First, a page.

The Nikon D3100 also retains the D3000's Scene Recognition System, 3D Tracking capability, and selection of auto-area, single-point, and dynamic-area AF modes. The Multi-CAM 1000 system integrates the AF sensor data with information from the 420-pixel RGB 3D Color Matrix II metering sensor, allowing the system to better track objects moving through the scene. The Multi-CAM 1000 sensor has a detection range of -1 to +19 EV at ISO 100 / 68°F. The selection of exposure modes is unchanged from the Nikon D3000, with the D3100 offering Full Auto, Program AE, Manual, Aperture Priority, and Shutter Priority modes, as well as a selection of six scene modes -- Portrait, Landscape, Child, Sports, Macro, and Night Portrait. Operation of the Auto exposure mode has been changed, however, as the D3100 will now automatically pick a scene type from among the six scene modes when first entering Auto mode. Metering modes include matrix, center-weighted (weight of 75% given to 8mm circle in center of frame), and spot (2.5% of frame centered on selected focus point).

Guide mode. The Nikon D3100 further builds on the user friendly Guide mode from the D3000, which is accessed from the Guide Mode position on the Mode dial. When placed in this mode, the Nikon D3100 will greet users with a friendly graphical interpretation of the menu system, with icons labeled Shoot, View/Delete, and Set up. When in the Shoot menu, the photographer is asked a number of questions, and the Nikon D3100 then offers guidance on what to set -- and importantly, why each suggestion is being made. A helpful change from the D3000's Guide mode is the addition of reference photos that demonstrate the effect of settings being applied. For example, as shown in the screenshot (left), when the Guide mode recommends shutter adjustment, it also offers an image of a child kicking a football as an example of the adjustment's effect. As the shutter speed is changed, the reference photo is updated, showing the motion blur at slower shutter speeds, and a sharper image at faster shutter speeds. For aperture adjustment, similar images are available, with the level of background blur changing as the aperture value is adjusted.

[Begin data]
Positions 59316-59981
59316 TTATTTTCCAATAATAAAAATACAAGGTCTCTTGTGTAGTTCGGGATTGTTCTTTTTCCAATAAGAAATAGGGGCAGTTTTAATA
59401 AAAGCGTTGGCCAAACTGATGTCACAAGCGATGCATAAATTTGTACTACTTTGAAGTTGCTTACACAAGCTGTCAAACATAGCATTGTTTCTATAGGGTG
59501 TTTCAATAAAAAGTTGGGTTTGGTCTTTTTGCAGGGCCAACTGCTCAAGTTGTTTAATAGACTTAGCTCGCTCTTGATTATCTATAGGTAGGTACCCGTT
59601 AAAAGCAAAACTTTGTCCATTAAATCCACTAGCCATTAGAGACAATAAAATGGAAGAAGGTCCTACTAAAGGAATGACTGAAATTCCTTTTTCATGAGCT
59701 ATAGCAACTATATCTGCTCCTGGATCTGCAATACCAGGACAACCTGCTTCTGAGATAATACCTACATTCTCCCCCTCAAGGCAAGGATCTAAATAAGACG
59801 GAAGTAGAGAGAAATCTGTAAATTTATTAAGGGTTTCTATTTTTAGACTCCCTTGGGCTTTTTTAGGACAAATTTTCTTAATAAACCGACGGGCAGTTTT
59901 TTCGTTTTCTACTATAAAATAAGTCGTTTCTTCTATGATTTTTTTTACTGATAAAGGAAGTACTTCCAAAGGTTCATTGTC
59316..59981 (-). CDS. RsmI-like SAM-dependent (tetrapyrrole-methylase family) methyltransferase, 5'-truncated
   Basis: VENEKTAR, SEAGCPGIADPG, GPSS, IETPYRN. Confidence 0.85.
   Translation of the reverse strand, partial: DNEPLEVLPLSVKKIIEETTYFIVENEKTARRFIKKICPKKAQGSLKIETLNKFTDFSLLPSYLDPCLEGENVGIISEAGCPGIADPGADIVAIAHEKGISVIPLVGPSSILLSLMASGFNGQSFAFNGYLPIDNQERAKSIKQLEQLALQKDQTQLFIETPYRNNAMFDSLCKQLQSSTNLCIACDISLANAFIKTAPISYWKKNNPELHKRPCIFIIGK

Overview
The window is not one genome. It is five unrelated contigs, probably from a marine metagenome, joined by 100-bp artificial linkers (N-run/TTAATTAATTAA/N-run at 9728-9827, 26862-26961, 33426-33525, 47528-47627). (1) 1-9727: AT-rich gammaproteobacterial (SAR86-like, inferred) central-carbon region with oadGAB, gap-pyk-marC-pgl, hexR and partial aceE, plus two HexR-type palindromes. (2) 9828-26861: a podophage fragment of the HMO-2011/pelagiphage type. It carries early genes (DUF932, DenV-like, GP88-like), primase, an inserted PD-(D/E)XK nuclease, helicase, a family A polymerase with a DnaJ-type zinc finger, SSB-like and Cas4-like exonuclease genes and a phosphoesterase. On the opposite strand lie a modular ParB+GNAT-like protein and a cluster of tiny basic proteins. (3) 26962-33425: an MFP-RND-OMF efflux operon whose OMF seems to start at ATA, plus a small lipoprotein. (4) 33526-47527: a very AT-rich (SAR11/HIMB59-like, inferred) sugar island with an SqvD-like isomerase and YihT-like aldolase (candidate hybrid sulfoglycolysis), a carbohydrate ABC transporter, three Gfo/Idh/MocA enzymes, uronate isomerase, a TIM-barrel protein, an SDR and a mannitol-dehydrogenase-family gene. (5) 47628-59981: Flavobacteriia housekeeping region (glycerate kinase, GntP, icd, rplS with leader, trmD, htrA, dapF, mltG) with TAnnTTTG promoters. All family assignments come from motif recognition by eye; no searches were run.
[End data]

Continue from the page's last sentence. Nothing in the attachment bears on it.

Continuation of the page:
Another change to the Guide mode is that, when the user has stepped through the process of answering questions and adjusting their setup per the camera's recommendations, the Nikon D3100 will now ask whether the user wants to shoot a still image using the optical viewfinder or Live View functions, or capture a video. Depending on the answer, the camera will be automatically placed in the correct mode.
Price Ranges: N90,000-N120,000